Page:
Interface design terms explained- Findability

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					“Findability precedes usability, in the alphabet and on the Web. You can't use
what you can't find.” - Peter Morville
What is findability?
The concept of findability is universal; at its most fundamental level the findability
refers to someone or something actively locating another someone or something.
It’s a simple notion (almost a platitude) and at the core of our experience as
humans on the planet, whether we are locating food, shelter, books, airline tickets, etc.
Findability can also be used as a more concrete term for a specific phenomenon in
computer science. In computer science, findability (a term widely credited as being
coined by Peter Morville) refers to a user’s ability to identify and navigate
websites and to find and retrieve information and sources relevant to his needs.
Issues affecting findability
Although the concept of findability is relatively straightforward, it is also deceivingly
simple. In computer science, findability is a complex and multi-faceted term that
encompasses the practices of design, engineering, and marketing relative to interface
design. Findability concerns itself with the following issues in an effort to make the
interface design easily navigable or usable and the interface design process fully
integrated and effective: Organization of the interface design Representation of the
interface design Web standards Search engine optimization User interaction and user
interaction design
These are just a few of the critical issues that contribute to findability within the web
design arena. Generally, you can optimize two aspects of findability: How well your
website can be found on the internet, and how well information can be found on your
website. The first is mainly determined by the qualities of your web-site’s
content and search engine optimization. The latter is mainly determined by the
organization and structure of your interface design and the user interaction design. If
you are developing a website with a new user interface and are interested in
optimizing your website’s ability to be located by prospective users on the
internet, then it is important to infuse your design process with adequate research
about the above mentioned topics.
Search Engine Optimization can help improve the findability of your website online
How you organize the structure of your website’s content as well as how you
implement web standards and conventions is important for search engine optimization
(SEO) because search engines can only react to standard representations. In addition,
the organization of your interface design affects its SEO ranking. Why is an SEO
ranking important? Because many users will use search engines to find your site. So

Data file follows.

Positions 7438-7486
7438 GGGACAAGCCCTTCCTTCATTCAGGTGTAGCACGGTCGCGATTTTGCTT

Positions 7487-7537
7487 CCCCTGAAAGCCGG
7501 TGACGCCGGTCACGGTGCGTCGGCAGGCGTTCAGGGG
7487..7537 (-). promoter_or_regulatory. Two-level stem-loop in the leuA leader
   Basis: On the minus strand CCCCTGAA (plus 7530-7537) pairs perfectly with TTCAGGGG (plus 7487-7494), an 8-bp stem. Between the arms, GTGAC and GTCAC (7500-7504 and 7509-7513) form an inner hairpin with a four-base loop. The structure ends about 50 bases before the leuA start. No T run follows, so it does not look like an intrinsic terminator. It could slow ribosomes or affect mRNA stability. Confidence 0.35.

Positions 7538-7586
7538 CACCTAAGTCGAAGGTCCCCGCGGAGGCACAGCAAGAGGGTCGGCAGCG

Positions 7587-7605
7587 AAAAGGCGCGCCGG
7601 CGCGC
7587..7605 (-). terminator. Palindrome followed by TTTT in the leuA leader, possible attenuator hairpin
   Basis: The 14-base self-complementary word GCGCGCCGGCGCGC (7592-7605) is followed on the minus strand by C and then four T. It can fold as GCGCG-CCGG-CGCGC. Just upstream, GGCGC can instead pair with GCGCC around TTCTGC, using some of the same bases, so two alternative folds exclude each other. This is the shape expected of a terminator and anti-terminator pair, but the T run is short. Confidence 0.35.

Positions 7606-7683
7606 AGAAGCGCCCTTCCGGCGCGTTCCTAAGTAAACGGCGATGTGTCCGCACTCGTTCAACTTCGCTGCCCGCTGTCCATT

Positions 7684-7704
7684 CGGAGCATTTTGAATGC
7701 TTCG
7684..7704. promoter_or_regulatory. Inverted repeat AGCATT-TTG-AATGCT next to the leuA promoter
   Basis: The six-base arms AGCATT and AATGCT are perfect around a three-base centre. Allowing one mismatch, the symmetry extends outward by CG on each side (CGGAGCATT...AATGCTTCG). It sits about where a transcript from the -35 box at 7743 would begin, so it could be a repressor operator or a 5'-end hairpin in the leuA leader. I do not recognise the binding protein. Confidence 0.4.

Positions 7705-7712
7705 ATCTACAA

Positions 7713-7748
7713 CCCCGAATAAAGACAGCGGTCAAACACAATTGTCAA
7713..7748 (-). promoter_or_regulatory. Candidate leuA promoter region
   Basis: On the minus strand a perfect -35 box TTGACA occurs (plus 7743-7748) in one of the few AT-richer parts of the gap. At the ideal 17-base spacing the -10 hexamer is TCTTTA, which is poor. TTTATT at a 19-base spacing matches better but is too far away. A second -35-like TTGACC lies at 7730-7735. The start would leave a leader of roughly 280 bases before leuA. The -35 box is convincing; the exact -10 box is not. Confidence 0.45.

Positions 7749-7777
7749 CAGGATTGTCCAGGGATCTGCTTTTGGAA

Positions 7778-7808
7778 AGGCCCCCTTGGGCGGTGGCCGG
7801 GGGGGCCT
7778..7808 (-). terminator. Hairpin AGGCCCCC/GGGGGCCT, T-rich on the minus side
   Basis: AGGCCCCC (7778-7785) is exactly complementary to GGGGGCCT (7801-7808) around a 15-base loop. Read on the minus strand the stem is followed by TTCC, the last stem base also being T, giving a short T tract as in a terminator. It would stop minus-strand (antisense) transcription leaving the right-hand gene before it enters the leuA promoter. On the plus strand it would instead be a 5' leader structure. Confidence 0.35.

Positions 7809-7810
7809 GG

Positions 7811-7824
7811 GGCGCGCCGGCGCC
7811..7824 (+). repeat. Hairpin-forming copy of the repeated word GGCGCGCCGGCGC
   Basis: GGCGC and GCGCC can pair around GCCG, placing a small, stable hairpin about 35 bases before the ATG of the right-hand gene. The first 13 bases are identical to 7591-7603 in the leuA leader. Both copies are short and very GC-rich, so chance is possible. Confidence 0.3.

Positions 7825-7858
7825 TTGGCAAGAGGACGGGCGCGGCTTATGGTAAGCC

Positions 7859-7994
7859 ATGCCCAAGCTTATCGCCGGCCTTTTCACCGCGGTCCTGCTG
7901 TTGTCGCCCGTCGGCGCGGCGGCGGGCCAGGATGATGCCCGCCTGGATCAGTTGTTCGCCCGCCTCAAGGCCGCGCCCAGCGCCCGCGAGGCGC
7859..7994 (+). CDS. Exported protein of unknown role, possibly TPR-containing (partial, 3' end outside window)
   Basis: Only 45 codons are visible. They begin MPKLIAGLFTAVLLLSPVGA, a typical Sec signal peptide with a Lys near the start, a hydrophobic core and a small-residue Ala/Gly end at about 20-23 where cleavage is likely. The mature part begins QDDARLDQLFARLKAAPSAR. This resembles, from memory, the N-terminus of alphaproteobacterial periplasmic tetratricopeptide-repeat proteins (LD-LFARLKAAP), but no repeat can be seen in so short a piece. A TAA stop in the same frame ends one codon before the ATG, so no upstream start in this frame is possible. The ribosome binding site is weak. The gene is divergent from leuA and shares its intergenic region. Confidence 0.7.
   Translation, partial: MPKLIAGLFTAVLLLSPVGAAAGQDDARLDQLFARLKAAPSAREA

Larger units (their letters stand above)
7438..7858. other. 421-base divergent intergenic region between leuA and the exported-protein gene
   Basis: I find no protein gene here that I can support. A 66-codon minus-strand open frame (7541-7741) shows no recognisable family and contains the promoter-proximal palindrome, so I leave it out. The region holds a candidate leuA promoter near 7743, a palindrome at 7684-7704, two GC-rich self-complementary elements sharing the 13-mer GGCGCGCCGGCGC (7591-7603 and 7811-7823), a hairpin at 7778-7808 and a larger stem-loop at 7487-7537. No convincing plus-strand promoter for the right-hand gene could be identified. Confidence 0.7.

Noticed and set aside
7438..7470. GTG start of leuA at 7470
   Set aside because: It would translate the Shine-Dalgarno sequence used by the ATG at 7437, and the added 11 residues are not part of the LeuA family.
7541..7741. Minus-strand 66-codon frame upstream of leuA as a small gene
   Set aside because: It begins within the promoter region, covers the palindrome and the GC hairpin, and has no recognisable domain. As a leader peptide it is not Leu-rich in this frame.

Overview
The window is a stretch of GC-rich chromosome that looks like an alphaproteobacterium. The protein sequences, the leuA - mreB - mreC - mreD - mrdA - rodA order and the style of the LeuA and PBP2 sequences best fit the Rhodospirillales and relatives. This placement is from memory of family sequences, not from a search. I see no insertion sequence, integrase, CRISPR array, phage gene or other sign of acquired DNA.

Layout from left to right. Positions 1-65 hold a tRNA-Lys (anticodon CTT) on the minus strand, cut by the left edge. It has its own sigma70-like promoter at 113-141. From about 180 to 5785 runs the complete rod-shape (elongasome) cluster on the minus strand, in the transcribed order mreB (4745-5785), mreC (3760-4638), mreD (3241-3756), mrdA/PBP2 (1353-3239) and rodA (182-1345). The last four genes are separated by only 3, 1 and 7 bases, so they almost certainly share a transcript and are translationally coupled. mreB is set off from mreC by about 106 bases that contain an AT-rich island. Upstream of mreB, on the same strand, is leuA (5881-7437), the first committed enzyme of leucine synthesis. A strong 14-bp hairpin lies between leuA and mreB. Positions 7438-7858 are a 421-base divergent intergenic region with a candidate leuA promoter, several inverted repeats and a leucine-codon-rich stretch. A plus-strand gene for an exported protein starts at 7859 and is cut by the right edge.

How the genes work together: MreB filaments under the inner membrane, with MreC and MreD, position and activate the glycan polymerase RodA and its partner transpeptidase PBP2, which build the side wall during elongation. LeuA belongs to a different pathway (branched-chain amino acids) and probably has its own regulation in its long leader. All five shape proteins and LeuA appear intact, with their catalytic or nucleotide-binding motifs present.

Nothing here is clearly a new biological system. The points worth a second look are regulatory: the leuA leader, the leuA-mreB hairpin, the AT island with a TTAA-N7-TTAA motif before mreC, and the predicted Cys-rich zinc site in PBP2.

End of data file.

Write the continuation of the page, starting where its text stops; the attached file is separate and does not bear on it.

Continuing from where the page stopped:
the issues that affect findability are important to understand. They are all
interconnected, which is why findability is so complex. For example, how you
organize your interface design is not only crucial for your search engine ranking but
also because organization directly affects how users find information on your website.
Usability tests can help determine the findability of your site content
The best way to determine the findability of your interface design’s content is
to conduct a usability test. Or several iterative usability tests for that matter. There are
many different usability methods you could employ, but one that is worth mentioning
is tree testing. Tree testing is a usability method that evaluates the findability of topics
on a website. It is sometimes referred to as reverse card sorting. Since most interface
designs are organized in information hierarchies (“trees”), tree
testing’s main goal is to see how well users are able to find information within
website hierarchies. Tree testing is a relatively simple method that produces valuable
user experience information. A typical tree test is organized in the following way
(using either software or index cards): Users are given a “find it” task
(e.g. look for the breakfast menu). Users are then shown a list of the top topics on the
website (as they might appear in the main navigation) They choose one and then are
shown a list of subtopics (such as in a sub-menu of a navigation) They continue
choosing, backtracking if necessary, until they have found a topic that completes their
task. The test conductor has the user repeat this process several times with several
different tasks After several users have completed the tree test, the results are
analyzed by the design and development team.
Tree tests are only one of many methods for testing findability. While tree tests are not
particularly useful for checking an interface design’s search engine
performance, they do help you to guarantee that your interface design is well
organized, and well organized websites tend to be easy not only to use but also for
search engines to index and hence for internet users to find.
Recap: Why is findability so important for website and interface designers?
Findability is ultimately important because, as Peter Morville says, “You
can’t use what you can’t find.” Web designers are perceived to
deliver better products when they can ensure that the websites they create can be
easily found by users via search engines. And if you are an interface designer you
know how important it is for users to have easy access to the contents of a successful
website. Findability may seem like just another of those “-ibilities” like
usability, accessibility, or desirability. But its impact will easily convince you and
your audience otherwise.
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